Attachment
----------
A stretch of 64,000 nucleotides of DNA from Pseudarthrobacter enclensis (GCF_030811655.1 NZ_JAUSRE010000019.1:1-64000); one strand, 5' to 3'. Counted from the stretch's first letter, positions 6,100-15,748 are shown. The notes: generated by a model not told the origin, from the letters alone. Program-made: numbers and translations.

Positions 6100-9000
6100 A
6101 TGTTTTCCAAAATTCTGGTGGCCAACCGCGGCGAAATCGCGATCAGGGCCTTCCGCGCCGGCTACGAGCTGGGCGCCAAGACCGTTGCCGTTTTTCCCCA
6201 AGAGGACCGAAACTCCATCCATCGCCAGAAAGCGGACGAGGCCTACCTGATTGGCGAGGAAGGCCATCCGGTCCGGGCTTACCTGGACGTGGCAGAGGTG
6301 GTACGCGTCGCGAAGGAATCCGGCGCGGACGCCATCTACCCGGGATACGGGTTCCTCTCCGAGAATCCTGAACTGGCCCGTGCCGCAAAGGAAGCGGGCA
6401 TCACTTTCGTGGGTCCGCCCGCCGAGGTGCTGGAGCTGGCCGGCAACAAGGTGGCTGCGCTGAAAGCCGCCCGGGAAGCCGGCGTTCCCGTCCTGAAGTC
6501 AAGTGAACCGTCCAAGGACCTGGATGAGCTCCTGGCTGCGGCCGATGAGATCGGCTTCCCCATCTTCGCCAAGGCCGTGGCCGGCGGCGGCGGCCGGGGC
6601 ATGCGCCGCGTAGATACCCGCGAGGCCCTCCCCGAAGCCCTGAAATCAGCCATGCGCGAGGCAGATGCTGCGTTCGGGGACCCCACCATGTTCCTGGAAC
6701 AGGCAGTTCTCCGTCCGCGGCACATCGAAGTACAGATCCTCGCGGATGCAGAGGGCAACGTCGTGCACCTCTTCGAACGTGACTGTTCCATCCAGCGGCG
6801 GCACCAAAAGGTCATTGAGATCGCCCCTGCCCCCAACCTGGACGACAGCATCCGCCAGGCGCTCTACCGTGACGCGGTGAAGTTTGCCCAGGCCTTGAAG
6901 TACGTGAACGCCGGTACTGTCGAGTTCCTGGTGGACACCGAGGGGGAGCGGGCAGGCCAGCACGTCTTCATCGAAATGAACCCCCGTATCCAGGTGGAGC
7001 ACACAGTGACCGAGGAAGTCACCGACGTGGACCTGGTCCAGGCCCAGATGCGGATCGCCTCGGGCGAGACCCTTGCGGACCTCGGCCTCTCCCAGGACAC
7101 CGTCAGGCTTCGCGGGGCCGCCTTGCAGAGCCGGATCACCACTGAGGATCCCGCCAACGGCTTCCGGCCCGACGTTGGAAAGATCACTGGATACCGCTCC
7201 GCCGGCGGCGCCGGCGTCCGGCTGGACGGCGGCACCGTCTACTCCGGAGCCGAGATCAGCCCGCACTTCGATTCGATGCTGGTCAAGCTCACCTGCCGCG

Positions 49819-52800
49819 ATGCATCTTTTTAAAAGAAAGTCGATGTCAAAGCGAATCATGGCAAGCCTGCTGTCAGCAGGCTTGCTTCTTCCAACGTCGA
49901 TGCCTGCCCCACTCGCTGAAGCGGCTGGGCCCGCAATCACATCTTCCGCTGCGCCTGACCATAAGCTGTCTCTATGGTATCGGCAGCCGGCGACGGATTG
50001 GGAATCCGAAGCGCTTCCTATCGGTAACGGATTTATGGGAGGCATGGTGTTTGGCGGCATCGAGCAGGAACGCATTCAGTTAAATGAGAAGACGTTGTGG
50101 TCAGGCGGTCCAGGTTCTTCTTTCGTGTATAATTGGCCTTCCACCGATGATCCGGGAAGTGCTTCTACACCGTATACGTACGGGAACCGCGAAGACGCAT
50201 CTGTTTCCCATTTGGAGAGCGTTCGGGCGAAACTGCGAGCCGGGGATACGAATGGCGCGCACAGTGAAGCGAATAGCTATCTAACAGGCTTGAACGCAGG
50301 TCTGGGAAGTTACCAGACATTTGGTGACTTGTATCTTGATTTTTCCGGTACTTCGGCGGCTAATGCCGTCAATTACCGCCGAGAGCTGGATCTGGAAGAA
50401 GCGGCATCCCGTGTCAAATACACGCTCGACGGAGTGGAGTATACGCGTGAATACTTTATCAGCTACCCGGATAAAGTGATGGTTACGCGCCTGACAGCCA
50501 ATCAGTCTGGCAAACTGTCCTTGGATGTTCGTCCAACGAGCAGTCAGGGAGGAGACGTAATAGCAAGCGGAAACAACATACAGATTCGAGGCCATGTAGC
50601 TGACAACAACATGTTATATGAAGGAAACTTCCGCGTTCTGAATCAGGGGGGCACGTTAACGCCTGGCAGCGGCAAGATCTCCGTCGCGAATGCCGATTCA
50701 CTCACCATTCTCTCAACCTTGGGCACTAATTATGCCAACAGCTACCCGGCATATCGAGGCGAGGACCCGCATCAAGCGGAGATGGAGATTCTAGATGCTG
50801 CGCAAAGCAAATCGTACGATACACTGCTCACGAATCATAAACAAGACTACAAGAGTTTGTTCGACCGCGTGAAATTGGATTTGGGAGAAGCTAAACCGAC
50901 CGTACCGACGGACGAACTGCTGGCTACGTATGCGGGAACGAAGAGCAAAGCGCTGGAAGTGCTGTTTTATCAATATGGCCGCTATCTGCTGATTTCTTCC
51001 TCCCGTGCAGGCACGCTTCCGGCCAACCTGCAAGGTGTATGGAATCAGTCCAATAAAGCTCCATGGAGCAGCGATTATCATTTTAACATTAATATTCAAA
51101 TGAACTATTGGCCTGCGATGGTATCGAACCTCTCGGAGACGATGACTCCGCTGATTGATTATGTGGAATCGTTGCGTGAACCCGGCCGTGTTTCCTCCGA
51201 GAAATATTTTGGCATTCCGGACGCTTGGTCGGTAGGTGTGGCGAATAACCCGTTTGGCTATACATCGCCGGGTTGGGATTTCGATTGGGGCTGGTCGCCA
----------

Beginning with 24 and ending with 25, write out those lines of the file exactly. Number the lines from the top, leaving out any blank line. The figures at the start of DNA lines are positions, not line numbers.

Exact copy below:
50501 ATCAGTCTGGCAAACTGTCCTTGGATGTTCGTCCAACGAGCAGTCAGGGAGGAGACGTAATAGCAAGCGGAAACAACATACAGATTCGAGGCCATGTAGC
50601 TGACAACAACATGTTATATGAAGGAAACTTCCGCGTTCTGAATCAGGGGGGCACGTTAACGCCTGGCAGCGGCAAGATCTCCGTCGCGAATGCCGATTCA